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date: 22 August 2017

Intergenerational Justice: The Scope, Pattern, and Currency of Justice Between Generations

This is an advance summary of a forthcoming article in the Oxford Research Encyclopedia of Politics. Please check back later for the full article.

A wide range of issues in moral, political, and legal philosophy fall under the heading of Intergenerational Justice, like questions of justice between young and old, obligations towards more or less distant past and future generations, generational sovereignty, and the boundaries of democratic decision making.

These issues deserve our attention first because they concern issues that are relevant to our practical lives. Solving the challenges raised by ageing, stable funding for pensions, and increasing healthcare costs, for example, requires a view on what justice between age-groups demands. Climate change, resource depletion, environmental degradation, population growth, and the like raise serious concerns about the conditions under which future people will have to live. What kind of world should we bequest to future generations?

Second, the intergenerational puzzles forces reconsideration of the fundamental commitments (on scope, pattern, site, and currency) of existing moral and political theories. The age-group debate has led to fundamental questions about the pattern of distributive justice: should we care about people having equal shares over their whole lives? This has implausible implications. Can existing accounts be modified to avoid such problematic consequences?

Justice between non-overlapping generations raises a different set of questions. One important worry is about the pattern of intergenerational justice—are future generations owed equality, or should intergenerational justice be cast in terms of sufficiency? Another issue is the currency of intergenerational justice: what kind of goods should be transferred? Yet other issues arise in population ethics, with a series of paradoxes and impossibility theorems that challenge the possibility of a satisfactory view of intergenerational justice. Perhaps the most puzzling worry resulting from this debate translates into a worry about scope: do obligations of justice extend to future people? Most conventional views on the scope of justice—those that focus on shared coercive institutions, a common culture, a cooperative scheme for mutual advantage—cannot easily be extended to include future generations. Even humanity-based views, which seem most hospitable to the inclusion of future generations, are confronted with what Parfit called the non-identity problem, which results from the fact that future people are mostly possible people: because of the of the identity of future people, it is often impossible to harm them in the comparative sense.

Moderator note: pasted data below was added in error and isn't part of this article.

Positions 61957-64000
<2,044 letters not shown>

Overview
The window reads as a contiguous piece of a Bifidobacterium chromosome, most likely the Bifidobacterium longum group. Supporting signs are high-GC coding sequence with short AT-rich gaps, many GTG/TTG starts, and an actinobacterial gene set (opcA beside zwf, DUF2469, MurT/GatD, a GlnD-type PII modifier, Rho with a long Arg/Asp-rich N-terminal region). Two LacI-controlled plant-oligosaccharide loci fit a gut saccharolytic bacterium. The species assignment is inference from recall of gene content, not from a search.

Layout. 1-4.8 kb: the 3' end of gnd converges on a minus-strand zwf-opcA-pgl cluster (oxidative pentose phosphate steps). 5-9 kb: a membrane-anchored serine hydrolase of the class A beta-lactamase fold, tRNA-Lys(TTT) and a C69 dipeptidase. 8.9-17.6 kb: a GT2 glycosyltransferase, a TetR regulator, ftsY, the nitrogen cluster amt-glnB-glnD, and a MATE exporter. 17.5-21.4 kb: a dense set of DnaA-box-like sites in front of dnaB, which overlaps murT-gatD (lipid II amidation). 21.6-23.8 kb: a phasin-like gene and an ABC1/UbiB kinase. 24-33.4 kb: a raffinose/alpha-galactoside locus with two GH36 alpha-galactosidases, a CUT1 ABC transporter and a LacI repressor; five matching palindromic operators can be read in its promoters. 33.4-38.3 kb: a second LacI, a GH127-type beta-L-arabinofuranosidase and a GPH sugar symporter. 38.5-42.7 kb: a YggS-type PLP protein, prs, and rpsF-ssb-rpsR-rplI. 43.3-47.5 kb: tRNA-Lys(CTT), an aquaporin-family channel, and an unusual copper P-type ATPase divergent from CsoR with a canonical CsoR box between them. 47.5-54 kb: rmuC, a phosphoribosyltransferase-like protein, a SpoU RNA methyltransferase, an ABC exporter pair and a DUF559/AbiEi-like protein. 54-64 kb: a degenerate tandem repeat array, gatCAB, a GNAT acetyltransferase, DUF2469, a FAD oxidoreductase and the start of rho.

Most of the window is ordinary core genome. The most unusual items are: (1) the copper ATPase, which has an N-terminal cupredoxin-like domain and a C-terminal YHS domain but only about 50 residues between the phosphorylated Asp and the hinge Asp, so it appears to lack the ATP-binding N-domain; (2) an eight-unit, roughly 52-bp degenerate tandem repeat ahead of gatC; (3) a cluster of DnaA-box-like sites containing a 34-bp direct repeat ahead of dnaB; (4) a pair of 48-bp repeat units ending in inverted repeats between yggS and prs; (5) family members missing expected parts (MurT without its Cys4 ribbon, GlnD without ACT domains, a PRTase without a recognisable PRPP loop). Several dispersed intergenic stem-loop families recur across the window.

Some have concluded that, for this reason, future people cannot fall under the scope of justice. However, several proposals have been made to deal with this issue either by proposing a sufficiency threshold notion of harm or by disconnecting harm at wronging and stretching the notion of person-affectingness. Another strategy, less popular among theorists of justice, is to give up person-affectingness altogether.